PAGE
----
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Opensource-spice
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1,503 Posts
Discussion Starter #1
This evening I unwrapped something splendid from my mother-in-law; a new car stereo!

This is fantastical! (and I spelled that correctly!)

My current stereo has a blown right channel, the CD player is shot and when it's 10:30, it reads: "backwards-C:30" so you see how happy I am.

Well I got my hands on it, yes I did. I got my grimy hands on it! I lept from the chair 3ft and scurried to the driveway to take my old stereo out(google is amazing). So with a flathead screwdriver and a phillips head I removed it! In the process however I seemed to have blasted away every fragment of one of the speaker-based plugs; spraying wires of various colors in five directions.

There are three plugs that went into my old stereo, with around 20 wires in all, one of the plugs is just the antenna.

Luckly, the internet was my friend today; as I found the wiring schematic for my car without paying for it. Take that, manual-based sites that charge $4.50 for a .pdf file!

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My problem:

I have many ways of doing this but I'm not sure what path to take first. I know at this point that I'll have to clip and strip the other plug off and make sure each color matches up with the schematic. I'm doing this because,... well, the new stereo came with a plug and wires of various colors sprayed in all directions as well.

I kind of thought that I could just wrap each wire together and test it before I solder and wrap. Though I'm not entirely sure this is the good way to do so. Anyone here have any car-stereo experience that can give me some good advice?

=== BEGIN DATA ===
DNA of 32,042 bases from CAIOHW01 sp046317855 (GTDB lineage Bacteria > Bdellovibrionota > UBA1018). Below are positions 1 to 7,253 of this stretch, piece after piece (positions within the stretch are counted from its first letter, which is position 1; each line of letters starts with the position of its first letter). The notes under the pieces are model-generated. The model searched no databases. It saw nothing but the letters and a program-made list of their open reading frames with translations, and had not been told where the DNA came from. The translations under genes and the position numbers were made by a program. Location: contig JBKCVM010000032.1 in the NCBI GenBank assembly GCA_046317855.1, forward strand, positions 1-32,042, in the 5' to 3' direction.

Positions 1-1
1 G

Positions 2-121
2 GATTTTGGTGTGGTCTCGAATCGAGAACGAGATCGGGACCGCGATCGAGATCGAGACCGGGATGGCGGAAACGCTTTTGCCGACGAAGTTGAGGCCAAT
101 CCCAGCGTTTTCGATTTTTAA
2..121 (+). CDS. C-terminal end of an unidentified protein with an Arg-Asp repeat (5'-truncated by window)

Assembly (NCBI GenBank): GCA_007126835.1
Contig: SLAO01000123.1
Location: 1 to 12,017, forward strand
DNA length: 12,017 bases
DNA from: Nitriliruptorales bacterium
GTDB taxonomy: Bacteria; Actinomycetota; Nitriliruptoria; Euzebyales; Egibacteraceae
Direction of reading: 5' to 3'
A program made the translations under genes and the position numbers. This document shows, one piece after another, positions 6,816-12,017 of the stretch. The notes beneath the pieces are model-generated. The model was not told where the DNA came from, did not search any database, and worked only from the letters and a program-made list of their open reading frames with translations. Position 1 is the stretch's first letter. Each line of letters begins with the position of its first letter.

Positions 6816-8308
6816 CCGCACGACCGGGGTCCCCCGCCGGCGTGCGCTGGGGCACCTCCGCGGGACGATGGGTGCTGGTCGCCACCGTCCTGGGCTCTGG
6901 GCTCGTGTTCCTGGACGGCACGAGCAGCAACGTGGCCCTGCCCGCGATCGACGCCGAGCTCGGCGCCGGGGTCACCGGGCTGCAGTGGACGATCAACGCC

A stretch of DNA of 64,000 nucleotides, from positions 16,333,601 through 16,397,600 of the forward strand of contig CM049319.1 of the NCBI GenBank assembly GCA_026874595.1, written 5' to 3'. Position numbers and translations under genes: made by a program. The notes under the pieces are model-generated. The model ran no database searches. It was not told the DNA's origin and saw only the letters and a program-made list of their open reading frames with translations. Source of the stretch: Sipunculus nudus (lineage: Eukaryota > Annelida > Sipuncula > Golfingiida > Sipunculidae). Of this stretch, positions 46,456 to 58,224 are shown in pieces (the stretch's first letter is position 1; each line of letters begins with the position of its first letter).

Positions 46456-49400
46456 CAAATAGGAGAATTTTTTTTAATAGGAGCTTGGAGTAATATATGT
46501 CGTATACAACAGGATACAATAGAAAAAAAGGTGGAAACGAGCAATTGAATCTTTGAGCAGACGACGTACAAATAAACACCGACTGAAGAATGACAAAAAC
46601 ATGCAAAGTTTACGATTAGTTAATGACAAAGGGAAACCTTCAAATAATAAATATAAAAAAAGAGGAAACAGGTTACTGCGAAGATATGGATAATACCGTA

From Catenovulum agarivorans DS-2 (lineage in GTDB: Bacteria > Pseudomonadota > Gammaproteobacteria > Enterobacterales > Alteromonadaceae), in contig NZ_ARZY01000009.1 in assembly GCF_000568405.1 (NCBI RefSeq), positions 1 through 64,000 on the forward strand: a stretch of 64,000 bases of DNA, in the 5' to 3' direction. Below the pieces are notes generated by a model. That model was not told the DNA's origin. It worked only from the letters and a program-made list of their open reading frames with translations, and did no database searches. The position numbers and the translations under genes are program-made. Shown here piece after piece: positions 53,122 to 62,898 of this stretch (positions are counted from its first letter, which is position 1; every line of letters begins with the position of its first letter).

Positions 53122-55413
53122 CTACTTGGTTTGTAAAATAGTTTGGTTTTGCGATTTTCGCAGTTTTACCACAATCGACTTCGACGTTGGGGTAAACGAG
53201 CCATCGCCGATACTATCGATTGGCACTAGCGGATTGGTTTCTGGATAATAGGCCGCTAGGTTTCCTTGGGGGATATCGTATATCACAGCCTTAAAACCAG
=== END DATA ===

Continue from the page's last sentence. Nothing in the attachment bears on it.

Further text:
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No sir, I don't like it.
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5,477 Posts
I've been installing car stereos for years. You're the first (besides me) that has actually considered soldering. Good to hear!:thumb:

Anyway, the new stereo's wiring harness should have each individual wire labeled. If not, its manual may have the wiring codes. Use this information in conjunction with the PDF you acquired to match them up properly.

As for temporarily connecting the wires to test out the stereo, use some house-hold twist-on electrical connectors.



You can pick these up at Ace Hardware, Lowes, Home Depot, or some other such do-it-yourself store.

You can also twist the wires together and wrap them with electrical tape to temporarily hold them together while you test the system and while you solder the other wires.
 

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Opensource-spice
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1,503 Posts
Discussion Starter #3
Thanks, man! I'm definitely going to try this out, I hope to get it fully installed by 12:00pm tomorrow... if I can wake up from being up all night.

This is the first time I've had a stereo with an AUX input!! WOO!!
Also, coolest thing I've ever seen, it has a usb port so I can charge my mp3 player or anything else usb related! WOO!!
 
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